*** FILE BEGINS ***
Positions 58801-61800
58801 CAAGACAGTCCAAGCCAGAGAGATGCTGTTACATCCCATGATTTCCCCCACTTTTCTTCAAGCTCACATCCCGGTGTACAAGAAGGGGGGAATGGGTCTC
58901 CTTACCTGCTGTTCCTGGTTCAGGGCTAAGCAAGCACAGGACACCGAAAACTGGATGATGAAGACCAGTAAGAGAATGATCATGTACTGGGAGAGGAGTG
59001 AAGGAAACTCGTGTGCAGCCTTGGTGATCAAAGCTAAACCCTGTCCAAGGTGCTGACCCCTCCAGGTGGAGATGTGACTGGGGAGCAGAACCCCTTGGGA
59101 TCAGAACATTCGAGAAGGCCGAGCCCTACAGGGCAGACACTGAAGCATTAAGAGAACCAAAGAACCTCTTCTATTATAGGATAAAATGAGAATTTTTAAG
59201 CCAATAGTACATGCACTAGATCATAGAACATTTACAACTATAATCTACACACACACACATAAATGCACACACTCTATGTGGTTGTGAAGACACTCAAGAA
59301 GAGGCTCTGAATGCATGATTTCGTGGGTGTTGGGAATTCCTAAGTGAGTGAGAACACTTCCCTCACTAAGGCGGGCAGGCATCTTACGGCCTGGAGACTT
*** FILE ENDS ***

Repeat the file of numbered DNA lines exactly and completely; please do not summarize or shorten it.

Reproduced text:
Positions 58801-61800
58801 CAAGACAGTCCAAGCCAGAGAGATGCTGTTACATCCCATGATTTCCCCCACTTTTCTTCAAGCTCACATCCCGGTGTACAAGAAGGGGGGAATGGGTCTC
58901 CTTACCTGCTGTTCCTGGTTCAGGGCTAAGCAAGCACAGGACACCGAAAACTGGATGATGAAGACCAGTAAGAGAATGATCATGTACTGGGAGAGGAGTG
59001 AAGGAAACTCGTGTGCAGCCTTGGTGATCAAAGCTAAACCCTGTCCAAGGTGCTGACCCCTCCAGGTGGAGATGTGACTGGGGAGCAGAACCCCTTGGGA
59101 TCAGAACATTCGAGAAGGCCGAGCCCTACAGGGCAGACACTGAAGCATTAAGAGAACCAAAGAACCTCTTCTATTATAGGATAAAATGAGAATTTTTAAG
59201 CCAATAGTACATGCACTAGATCATAGAACATTTACAACTATAATCTACACACACACACATAAATGCACACACTCTATGTGGTTGTGAAGACACTCAAGAA
59301 GAGGCTCTGAATGCATGATTTCGTGGGTGTTGGGAATTCCTAAGTGAGTGAGAACACTTCCCTCACTAAGGCGGGCAGGCATCTTACGGCCTGGAGACTT